A headline and caption in the Sept. 18 Travel section incorrectly implied that two photographs of Niagara Falls depicted the U.S. and Canadian sides of the falls. Both photos showed the Canadian side. (Published 9/28/2005)
Will the real Niagara Falls please stand up?
Are you Canada's family destination, its Disney and its Vegas tumbled into one? Or are you the lounge club and calzone capital of Upstate New York?
Niagara, you used to have newlyweds in Ramblers with tin cans jangling behind. You had New Yorkers arriving by the trainload. You were the Newport, the Cape May of the North.
Now we're not so sure. Are you a wonder of the world? Are you a spray starch? To the real Maid o' the Mist, the million-gallon Niagara: Please stand up.
To know Niagara Falls these days is to know two mist-split shores: the Canadian city and the American town. Newlyweds still book rooms in both, and some say the negative ions from the rush of the falls cause feelings of attraction. But if you're not into ions, there are all sorts of other, mostly positive lures, like the Canadian side's sleek casinos and space needle towers, and the U.S. side's Italian bakeries and a state park, the nation's oldest, by Frederick Law Olmsted.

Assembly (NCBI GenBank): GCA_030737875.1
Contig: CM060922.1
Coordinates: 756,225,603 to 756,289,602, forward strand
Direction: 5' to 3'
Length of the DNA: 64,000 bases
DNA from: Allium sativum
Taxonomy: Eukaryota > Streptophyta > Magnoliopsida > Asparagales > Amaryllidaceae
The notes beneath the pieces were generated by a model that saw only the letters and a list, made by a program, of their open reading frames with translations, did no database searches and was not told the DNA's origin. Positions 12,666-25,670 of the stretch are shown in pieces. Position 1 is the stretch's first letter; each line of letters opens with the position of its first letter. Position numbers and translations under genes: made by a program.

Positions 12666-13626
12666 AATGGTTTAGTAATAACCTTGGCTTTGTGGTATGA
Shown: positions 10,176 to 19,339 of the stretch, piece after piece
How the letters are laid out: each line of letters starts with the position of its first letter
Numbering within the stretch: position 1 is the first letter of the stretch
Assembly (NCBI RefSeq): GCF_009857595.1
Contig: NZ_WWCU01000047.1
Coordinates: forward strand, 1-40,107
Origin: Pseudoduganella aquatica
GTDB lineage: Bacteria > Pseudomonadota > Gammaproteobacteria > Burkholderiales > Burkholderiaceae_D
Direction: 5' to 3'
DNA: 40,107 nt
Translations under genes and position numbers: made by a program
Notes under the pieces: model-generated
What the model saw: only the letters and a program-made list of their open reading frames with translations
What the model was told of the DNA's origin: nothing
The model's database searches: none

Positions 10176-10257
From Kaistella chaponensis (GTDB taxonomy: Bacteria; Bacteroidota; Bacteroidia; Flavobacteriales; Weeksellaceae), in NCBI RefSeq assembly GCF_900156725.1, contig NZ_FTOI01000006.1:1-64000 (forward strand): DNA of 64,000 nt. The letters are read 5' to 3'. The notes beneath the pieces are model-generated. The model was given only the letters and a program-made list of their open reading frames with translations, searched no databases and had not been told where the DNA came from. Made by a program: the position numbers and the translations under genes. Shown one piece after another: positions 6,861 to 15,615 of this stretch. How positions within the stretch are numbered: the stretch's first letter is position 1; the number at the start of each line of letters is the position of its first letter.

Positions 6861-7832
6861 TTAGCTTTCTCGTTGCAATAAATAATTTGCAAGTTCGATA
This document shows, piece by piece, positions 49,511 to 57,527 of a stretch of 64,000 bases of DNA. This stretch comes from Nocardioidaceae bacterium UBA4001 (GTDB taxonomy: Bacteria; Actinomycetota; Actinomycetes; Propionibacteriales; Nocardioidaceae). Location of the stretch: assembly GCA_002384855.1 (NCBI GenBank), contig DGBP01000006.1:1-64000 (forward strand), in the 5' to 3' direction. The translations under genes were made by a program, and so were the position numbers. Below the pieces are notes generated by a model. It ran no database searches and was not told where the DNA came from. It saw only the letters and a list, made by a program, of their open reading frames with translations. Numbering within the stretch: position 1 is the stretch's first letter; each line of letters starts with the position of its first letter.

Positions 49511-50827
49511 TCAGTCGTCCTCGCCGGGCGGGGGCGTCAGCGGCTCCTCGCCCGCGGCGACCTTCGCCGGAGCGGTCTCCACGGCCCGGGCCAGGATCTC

Incorporated in 1892, the city of Niagara Falls, N.Y., was the first to use the name that both municipalities now share. The Canadian side just celebrated its civic centennial in 2004, and there were extra floats and fireworks since it has passed its U.S. neighbor in population (78,000 vs. about 50,000) and visitors per year (15 million vs. 8.4 million).
Still, is bigger better? If you have a weekend to spend, which side is a smarter pick for getting close to the roaring water, for nearby things to do, casinos, parks and the like?
Which is the real Niagara -- the coolest for droplet rainbows and hottest for rides and late-night fun? Spray-loving tourists need to know.